These multiplying sources of company information not only make for bad employee experience, it makes the corporate content channel less essential. Instead of a central source for truth, the global channel becomes a deserted island, populated only by unread, global content.
Ignorable corporate content
People are reflexively drawn to their native language. Even if people speak and understand English well, it may not be the language they use to conduct daily business. In that environment, English content flags itself as corporate, global, and alien. It just doesn’t seem urgent to pay attention to it.
On the ground, managers know that English content has limited reach. If it’s a change initiative, or if you expect managers to share messaging with line-level employees, making the case in local language is especially important.
I’ve been on many pre-launch conference calls, with initiatives ready for rollout, only to have project managers stymied when they’re asked about translations for China or Germany. (And yes, that includes highly educated workforces in pharma and chemicals.)
During the project manager’s stunned silence, realizing that no translations were in the works, the Chinese or German participant patiently explains that if they expect employees to take action, they’re going to need good local-language versions.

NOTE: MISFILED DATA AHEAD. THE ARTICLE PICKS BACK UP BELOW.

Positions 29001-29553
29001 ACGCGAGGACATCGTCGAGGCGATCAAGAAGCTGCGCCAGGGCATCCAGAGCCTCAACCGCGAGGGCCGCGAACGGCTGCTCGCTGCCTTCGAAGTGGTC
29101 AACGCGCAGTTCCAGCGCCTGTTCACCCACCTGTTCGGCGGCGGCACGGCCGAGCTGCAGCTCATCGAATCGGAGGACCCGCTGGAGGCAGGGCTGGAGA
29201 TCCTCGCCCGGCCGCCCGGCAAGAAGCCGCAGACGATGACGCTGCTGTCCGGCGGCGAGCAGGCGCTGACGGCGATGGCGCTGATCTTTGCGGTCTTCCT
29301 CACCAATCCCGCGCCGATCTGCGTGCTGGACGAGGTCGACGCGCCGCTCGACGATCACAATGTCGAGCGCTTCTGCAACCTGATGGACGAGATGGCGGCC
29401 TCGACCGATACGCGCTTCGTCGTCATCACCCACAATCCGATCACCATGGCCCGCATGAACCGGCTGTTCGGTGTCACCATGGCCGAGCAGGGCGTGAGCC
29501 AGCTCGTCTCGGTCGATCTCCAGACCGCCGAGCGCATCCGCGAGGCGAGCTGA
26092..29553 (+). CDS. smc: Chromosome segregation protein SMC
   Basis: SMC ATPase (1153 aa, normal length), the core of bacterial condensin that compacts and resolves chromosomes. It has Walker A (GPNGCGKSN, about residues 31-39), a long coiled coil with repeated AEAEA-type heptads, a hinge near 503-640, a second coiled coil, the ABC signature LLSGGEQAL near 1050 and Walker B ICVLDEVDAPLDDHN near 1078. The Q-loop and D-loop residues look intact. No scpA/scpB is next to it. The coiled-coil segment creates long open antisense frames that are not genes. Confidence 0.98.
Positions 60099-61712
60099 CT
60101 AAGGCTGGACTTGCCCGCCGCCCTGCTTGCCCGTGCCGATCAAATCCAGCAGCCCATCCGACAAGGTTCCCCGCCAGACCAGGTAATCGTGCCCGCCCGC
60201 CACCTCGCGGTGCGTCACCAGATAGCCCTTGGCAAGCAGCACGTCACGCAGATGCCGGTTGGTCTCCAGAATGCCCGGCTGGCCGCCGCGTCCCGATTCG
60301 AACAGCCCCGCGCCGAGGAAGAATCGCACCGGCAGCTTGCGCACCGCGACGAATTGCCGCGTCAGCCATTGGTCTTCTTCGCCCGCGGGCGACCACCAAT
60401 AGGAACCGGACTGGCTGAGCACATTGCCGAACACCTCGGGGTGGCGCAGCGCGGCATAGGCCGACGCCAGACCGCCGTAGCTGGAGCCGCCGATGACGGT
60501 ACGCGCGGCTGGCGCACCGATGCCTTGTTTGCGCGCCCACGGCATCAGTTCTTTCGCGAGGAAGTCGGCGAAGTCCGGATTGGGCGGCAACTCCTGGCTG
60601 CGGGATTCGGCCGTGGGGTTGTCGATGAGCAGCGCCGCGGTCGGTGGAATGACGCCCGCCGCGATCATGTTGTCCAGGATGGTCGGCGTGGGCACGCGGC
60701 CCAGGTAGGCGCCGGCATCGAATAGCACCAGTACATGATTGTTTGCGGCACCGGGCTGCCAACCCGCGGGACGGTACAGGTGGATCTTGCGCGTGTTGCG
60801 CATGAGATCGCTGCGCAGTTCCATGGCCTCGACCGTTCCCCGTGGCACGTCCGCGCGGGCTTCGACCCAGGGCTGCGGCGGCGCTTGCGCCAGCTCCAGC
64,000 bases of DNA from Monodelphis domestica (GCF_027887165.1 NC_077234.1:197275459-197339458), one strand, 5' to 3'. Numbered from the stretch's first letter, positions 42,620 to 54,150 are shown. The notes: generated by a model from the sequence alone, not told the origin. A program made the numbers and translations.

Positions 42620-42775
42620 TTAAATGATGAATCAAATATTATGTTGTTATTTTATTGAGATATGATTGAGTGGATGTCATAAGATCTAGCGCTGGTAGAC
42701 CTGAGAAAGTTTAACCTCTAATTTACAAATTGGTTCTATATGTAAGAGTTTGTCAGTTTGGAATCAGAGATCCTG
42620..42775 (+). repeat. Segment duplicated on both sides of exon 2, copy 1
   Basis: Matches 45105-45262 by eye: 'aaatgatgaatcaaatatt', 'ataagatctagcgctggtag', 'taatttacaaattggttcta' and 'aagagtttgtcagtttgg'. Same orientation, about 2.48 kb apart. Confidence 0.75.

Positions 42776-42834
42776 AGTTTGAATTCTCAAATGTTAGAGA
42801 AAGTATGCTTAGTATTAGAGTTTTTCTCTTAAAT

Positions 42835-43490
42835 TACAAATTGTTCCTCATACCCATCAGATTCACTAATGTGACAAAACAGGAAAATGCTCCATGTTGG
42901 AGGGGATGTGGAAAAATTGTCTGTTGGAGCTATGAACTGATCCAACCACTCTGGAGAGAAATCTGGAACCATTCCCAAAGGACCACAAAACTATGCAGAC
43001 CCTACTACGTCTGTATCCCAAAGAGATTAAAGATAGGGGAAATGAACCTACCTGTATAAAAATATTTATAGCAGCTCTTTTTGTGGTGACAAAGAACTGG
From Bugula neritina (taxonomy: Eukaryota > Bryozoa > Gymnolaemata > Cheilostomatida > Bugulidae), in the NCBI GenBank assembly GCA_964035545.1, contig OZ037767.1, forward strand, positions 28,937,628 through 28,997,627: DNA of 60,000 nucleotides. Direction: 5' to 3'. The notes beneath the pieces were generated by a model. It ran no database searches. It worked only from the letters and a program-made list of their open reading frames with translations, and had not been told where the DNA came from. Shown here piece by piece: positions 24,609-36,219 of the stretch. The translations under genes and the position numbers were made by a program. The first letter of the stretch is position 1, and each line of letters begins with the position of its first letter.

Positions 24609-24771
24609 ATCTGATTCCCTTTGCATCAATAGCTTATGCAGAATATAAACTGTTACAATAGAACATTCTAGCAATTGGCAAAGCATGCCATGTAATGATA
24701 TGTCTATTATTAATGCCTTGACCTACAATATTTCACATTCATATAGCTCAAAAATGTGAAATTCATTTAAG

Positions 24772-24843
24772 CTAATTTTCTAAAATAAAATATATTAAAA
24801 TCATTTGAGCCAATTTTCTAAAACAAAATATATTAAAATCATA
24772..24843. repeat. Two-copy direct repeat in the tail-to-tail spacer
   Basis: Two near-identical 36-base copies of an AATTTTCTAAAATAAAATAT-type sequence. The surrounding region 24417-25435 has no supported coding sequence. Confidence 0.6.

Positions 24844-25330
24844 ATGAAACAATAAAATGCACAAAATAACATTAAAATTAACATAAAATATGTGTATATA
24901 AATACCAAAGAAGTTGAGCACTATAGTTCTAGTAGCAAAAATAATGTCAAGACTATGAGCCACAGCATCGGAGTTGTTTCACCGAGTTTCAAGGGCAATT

Local offices adapt content, with or without you
I once visited a client’s facility in Prague. The employees were mostly blue-collar and had no access to the company’s online content. HR wanted to share and adapt that content, but because the team didn’t have flexible tools to achieve it, they devised their own awkward workaround.
Throughout the facility they taped up printouts of corporate-produced, English-language content, and next to each they printed out and attached small translations. They told me – in a bit of an understatement – that it wasn’t ideal, but they couldn’t imagine an alternative.
If global companies translate for employees, they usually do it for their largest language groups. With only 10 million total speakers, Czech is not one that is usually considered, so local staff are left alone to come up with their own solutions.